Two stones mark the spot of the Cheese Well, which is a spring that has long been an important source of clean drinking water for travellers.

The Cheese Well gets its name from the custom of leaving small presents of cheese to thank and placate the fairies who protect the spring.

These days, travellers will often leave coins- superstition has it the fairies will grant you safe passage if you do so. So look closely into the spring and you may see tidbits left from previous travellers!

To reach the Cheese Well, from Traquair you follow the Southern Upland Way east. The Cheese Well lies on the northern side of Minch Moor [a hill]. The trails on Minch Moor are some of the oldest hill paths in Scotland!

The Southern Upland Way is a hike that crosses Scotland from coast to coast, taking you through history-filled areas in the Scottish Borders. I’ve hiked sections of it and I highly recommend it for anyone interesting in long-distance hiking trails!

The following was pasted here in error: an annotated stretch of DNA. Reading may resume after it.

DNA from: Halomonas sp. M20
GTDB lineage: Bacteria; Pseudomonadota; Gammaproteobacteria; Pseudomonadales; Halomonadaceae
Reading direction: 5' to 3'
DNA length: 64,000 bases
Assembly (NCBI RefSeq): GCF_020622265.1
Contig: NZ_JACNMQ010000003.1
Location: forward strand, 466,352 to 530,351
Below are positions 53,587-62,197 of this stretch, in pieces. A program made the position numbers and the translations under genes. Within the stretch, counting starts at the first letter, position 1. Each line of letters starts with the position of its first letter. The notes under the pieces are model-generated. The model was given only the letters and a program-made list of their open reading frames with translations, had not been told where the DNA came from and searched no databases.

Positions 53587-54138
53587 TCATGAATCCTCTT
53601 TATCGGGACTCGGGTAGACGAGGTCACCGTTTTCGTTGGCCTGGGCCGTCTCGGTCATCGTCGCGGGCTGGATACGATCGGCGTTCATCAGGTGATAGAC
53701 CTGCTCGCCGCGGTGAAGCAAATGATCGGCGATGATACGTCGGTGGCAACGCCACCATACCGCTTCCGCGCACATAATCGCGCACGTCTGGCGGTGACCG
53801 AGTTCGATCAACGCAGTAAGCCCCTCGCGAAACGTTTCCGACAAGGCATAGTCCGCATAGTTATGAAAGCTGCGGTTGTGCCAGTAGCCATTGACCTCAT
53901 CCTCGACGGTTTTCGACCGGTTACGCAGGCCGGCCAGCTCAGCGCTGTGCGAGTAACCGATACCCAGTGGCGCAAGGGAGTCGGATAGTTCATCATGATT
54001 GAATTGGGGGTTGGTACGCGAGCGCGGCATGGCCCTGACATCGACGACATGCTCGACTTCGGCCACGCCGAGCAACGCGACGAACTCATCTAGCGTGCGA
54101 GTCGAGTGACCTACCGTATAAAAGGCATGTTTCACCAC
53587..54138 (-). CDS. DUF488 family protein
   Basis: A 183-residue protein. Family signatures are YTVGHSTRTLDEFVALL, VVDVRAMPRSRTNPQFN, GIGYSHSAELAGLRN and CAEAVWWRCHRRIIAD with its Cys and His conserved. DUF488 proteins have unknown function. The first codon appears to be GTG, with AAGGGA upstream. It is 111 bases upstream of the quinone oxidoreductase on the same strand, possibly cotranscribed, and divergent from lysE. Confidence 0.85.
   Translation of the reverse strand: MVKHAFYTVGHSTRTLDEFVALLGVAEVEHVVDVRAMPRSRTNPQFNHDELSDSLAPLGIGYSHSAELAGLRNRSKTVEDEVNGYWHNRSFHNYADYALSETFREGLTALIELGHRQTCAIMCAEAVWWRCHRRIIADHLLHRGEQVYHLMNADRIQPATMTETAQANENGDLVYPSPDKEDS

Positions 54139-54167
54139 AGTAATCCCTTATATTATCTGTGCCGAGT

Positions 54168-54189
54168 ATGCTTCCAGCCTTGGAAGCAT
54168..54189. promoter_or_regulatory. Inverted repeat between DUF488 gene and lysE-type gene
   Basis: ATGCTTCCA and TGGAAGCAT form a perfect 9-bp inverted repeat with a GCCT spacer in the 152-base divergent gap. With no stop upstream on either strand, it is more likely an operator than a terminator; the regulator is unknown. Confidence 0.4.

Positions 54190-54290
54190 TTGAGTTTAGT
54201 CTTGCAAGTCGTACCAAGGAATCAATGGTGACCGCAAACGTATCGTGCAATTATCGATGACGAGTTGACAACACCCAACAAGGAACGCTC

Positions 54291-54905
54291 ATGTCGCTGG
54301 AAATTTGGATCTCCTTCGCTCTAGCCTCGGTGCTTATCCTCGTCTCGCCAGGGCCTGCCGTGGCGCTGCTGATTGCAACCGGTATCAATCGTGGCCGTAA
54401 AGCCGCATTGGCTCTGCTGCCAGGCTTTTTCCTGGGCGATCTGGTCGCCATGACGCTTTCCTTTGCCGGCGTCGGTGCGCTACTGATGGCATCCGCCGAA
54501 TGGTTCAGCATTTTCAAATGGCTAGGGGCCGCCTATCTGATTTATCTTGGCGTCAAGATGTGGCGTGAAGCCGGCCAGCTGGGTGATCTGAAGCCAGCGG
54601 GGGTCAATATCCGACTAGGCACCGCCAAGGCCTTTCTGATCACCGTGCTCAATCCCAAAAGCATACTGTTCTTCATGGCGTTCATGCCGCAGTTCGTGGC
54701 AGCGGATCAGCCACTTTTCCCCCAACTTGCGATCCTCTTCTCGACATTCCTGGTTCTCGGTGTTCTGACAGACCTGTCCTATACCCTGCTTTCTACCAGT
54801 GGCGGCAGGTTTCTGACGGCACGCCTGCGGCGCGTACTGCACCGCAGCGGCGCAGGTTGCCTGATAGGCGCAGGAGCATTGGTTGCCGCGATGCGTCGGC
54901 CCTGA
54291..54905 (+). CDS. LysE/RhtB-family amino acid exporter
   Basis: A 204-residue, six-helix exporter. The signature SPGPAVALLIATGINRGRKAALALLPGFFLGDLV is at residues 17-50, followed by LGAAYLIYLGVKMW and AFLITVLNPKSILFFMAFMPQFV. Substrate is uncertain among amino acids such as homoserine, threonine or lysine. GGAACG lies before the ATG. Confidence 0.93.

Distance: 5 miles [there and back]
Time: Allow 2 hours
Latitude/Longitude: 55° 35′ 30″ N 3° 01′ 19″ W

TOP TIP

Copy and paste the latitude/longitude text into Google Maps to find the exact location!

Traquair House, Traquair

Traquair House

Traquair House is Scotland’s oldest inhabited house. It is filled to the brim with history: it originally was a defensive tower house and eventually became a luxurious family residence. It has been lived in for over 900 years and has been visited by 27 Scottish Kings and Queens!

The Stuart family has been living at Traquair House since 1491. Staunch Catholics, they were supporters of the Jacobite Risings of 1715, 1719 and 1745. It comes as no surprise that Traquair House often played residence to Jacobites. You can only begin to imagine the secrets whispered between the walls!